Sand Haven Beach in December last year. Another storm coming at us in the distance.

Sand Haven Beach in December last year. Another storm coming at us in the distance.

Being on the North East England coast we’ve missed the intensity of most of the storms battering the South at the moment. There was an incident of flooding on the river Tyne in Newcastle last year caused by a combination of storm surge and exceptional high tides but we’ve had it nothing like as bad.

Still, Helen popped into our local fishmongers, Latimers today to get some fish for tonight’s dinner and crab for a colleauge but is seems one of the boats had an accident in the rough weather last week and its in shorter supply than usual. There was no hake either and so we ended up with cod. I must admit, I’m generally not to enamoured by the fish in the cod family, (including hake, haddock, coley etc),  I’d much rather have mackerel, sardines or, when we can afford it (or indeed get it), turbot. But nonetheless I think a thick piece of chunky white fish was needed in this dish. She also picked up some samphire, my favourite fish accompaniment and some huge cockles. ‘Oo-er missus’ indeed.

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This seemed fairly simple but ended up with the inevitable dash to finish it. The split peas were boiled until tender, but not mushy, like you might have them in a dhal. The samphire, nice and salty as it is, was simply steamed above the peas for a few minutes to leave them with some nice ‘bite’. The cockles, cooked in wine, garlic and thyme, gave up a beautiful cooking liquor to blend with some butter for a rich sauce. It was finished with some crisp parma ham and, of course,  some cod crisped in a searing hot pan and finished under the grill.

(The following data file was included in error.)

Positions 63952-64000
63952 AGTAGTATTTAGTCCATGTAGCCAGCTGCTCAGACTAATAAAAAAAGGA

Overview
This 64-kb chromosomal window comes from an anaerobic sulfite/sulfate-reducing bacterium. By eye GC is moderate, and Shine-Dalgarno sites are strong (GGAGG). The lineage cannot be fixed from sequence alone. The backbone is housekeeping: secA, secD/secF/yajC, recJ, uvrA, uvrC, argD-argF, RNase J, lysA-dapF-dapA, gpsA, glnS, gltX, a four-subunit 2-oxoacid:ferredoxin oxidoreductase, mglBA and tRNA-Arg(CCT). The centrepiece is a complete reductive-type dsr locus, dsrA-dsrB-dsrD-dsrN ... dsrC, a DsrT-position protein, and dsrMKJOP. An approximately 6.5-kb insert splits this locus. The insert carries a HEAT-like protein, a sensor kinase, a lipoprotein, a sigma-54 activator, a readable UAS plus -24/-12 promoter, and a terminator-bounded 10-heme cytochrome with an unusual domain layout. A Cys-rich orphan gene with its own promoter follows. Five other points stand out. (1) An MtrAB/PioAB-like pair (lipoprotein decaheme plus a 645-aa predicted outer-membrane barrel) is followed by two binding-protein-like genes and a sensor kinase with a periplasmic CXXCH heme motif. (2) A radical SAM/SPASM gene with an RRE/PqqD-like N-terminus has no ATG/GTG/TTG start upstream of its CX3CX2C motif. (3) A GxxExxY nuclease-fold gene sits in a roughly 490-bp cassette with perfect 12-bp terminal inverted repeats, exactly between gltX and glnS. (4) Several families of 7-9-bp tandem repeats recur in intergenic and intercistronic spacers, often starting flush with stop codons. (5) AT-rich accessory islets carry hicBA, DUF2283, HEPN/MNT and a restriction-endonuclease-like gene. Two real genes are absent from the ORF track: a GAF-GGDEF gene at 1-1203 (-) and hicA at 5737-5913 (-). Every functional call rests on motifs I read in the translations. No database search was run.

Ingredients, serves 2:

  • 2 x hake cod fillets
  • Oil for frying
  • Butter to finish
  • 10 large cockles
  • 1 garlic clove, finely diced.
  • A handful of fresh thyme, leaves only.
  • Salt to tasteC1 glass white wine
  • A knob of butter to finish a sauce.
  • 100g split peas
  • Vegetable stock (optional)
  • Samphire
  • 2 parma ham slices

Boil the split peas in vegetable stock or slightly salted water until done, about 40 minutes.

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When nearly done, start the cockles/sauce: fry the garlic in some oil in a pan gently for a couple of minutes. Add the wine, bring to a simmer,  and then add the cockles.

Place a lid on and steam for 3 or 4 minutes until the well opened.

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Chuck away any that don’t open – I didn’t get any this time.

If necessary, pick out the cockles and rinse well under the tap to remove any sand. Place in a bowl, cover and heat up/keep warm in an oven (60º/140ºF). Strain the cooking liquor with a very fine sieve and pour the liquid only back into the pan. Whisk in the butter, season and bring to a simmer. Put a lit on and keep warm.

Whilst cooking the cockles, steam the samphire with a steamer insert over the split peas. If not, steam, or blanch separately for a few minutes and keep warm.

Under a hot grill, crisp the pieces of parma ham. Keep warm.

Lastly, heat a pan with a good lug of oil until smoking. Pat dry the fish with kitchen and, being brave, move it around the pan to stop it sticking, pushing the skin down to stop it curling. Use a spatula if it spits too much – please don’t make me do a warning message when cooking with hot oil ;).

This me, being brave.

This me, being brave.

Either flip the fish over to finish or finish under a very hot grill – a temperature probe is useful so as not to over cook it (60-65º/140ºF-150ºF).

Plate it all up, whisking the sauce again if it’s seperated.

Cod Samphire Cockles and Split Peas